Another issue for the game is its presentation. Switchblade certainly doesn’t impress in the same way that many of its Free to Play contemporaries do and although its art style is visually appealing, much of the game’s textures are unimpressive and outline the weaknesses of the engine. For example, there is a stark contrast between the cartoony styles of the vehicles and the realistic maps which often proves difficult to look at. However, there are some nice particle effects here which lend the combat a suitably disorienting and frenetic flavor which is certainly appreciated and does distract from some of the graphical misgivings.
Additionally, whenever you are thrown from your car upon defeat you are thrown into a kind of sin bin for a couple of seconds and the animations here leave much to be desired. Characters are stiff and do not move with the sort of animated fluidity that the art style suggests at, consequently taunting enemies with emotes is made less enjoyable and detracts from the personality of the game as a whole.
During my playtime, I did also encounter some unfortunate moments of FPS slow down which hurt my ability to fight back as effectively as I would have liked to. This was the most glaring of gameplay faults that I spotted whilst playing and though it occurs few and far between, this is something that I would hope would be ironed out effectively, especially if the title has any ambitions in the esports arena.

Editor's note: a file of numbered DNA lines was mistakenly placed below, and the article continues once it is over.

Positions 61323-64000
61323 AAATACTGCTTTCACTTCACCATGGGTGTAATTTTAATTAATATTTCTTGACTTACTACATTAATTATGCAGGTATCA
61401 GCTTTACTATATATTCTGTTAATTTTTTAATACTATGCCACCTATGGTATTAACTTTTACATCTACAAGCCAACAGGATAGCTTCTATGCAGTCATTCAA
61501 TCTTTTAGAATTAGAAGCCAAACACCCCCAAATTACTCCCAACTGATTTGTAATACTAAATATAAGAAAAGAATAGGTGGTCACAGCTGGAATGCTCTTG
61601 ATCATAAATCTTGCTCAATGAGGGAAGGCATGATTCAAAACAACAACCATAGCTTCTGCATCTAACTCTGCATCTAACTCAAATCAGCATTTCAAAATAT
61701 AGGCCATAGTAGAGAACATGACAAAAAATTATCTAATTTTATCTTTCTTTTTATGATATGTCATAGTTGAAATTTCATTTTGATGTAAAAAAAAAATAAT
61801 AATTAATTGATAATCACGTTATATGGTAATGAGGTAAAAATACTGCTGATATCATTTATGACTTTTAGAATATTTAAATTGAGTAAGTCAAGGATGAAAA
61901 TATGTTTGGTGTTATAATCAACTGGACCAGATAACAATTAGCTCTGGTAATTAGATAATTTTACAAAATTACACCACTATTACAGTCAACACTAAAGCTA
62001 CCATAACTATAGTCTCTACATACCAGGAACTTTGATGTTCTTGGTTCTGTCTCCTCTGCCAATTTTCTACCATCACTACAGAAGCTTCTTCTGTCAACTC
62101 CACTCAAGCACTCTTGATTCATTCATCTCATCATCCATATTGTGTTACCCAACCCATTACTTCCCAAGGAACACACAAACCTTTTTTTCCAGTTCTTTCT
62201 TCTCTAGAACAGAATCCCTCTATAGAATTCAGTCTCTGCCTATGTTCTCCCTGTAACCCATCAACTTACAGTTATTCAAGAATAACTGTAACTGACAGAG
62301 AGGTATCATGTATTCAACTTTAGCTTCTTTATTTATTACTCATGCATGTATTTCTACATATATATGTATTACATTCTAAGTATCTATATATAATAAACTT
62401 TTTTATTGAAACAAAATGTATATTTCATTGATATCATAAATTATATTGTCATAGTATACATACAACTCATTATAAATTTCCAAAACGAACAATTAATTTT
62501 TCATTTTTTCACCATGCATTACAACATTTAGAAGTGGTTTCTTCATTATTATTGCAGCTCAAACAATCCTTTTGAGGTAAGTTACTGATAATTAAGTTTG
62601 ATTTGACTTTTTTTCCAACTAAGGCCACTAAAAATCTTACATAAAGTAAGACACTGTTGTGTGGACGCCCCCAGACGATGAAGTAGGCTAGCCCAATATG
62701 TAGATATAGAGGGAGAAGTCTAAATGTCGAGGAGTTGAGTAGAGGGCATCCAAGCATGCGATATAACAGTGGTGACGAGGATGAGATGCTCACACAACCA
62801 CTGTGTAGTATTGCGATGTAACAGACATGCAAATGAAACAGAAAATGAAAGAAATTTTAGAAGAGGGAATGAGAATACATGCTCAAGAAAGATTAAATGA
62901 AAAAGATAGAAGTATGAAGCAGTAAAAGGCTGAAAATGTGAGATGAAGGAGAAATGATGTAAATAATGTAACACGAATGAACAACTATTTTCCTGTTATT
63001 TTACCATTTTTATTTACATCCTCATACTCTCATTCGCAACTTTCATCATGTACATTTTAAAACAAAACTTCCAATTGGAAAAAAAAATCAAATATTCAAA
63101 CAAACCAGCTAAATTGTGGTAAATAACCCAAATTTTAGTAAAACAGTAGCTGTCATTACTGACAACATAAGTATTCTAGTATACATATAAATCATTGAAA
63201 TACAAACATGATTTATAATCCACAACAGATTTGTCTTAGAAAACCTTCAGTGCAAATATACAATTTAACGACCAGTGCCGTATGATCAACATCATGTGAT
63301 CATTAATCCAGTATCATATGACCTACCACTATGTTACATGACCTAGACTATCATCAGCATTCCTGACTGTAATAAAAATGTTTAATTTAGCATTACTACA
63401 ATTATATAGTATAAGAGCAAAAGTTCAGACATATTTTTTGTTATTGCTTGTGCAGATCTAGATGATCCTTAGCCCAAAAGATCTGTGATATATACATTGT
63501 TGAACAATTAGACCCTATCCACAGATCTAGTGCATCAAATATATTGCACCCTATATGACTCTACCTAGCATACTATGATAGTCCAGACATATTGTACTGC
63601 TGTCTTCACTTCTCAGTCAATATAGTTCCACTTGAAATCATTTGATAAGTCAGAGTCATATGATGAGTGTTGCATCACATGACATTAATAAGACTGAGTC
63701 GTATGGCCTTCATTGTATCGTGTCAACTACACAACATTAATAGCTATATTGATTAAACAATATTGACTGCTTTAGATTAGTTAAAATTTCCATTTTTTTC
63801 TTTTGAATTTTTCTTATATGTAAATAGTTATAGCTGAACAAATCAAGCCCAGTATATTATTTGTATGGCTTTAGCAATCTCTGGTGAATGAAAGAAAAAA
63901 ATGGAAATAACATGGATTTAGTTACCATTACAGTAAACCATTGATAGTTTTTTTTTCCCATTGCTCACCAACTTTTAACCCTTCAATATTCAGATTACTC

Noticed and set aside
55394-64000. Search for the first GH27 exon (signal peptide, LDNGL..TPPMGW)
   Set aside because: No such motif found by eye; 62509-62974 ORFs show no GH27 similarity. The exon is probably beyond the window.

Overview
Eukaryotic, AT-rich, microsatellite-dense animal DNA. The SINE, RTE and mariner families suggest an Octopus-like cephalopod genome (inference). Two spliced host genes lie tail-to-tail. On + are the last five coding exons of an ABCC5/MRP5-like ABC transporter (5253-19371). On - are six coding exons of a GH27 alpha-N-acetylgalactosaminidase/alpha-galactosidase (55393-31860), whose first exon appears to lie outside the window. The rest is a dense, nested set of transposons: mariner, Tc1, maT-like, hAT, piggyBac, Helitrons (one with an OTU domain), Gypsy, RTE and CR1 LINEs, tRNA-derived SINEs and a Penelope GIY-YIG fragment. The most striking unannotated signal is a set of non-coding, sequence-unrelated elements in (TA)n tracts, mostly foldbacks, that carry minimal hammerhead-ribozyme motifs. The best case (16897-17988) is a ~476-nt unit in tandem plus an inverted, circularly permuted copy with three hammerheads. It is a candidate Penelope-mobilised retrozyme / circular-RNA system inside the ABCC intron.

To this end, I feel that the game could do far more to assist first time players. Free to Play games need to explain as much as they can – and quickly – in order to grab the attention of the player and Switchblade simply doesn’t do enough in this space to be effective. Aside from two fairly meager tutorial sections, the game does very little to bring you up to speed on how the game is played, especially whilst you are under pressure and have to deal with its fairly irritating shop and UI menus, both of which can be opened during combat.
Prior to playing, I was worried that Switchblade would be just another Rocket League clone, one that would draw upon the success of Psyonix’s breakout vehicular sports title in order to cash in. I was left pleasantly surprised that this wasn’t the case. Switchblade is an enjoyable multiplayer title which shows promise at almost every juncture, it has the gameplay depth and mechanical sophistication of any great MOBA but it is, unfortunately, let down by a fairly limited set of gameplay modes and maps as well as presentation issues. It is however worth bearing in mind that the game isn’t complete, having only just left early-access. It isn’t difficult to see that as the title develops and these issues are rectified, Switchblade could become one of the greater vehicular MOBA’s currently available.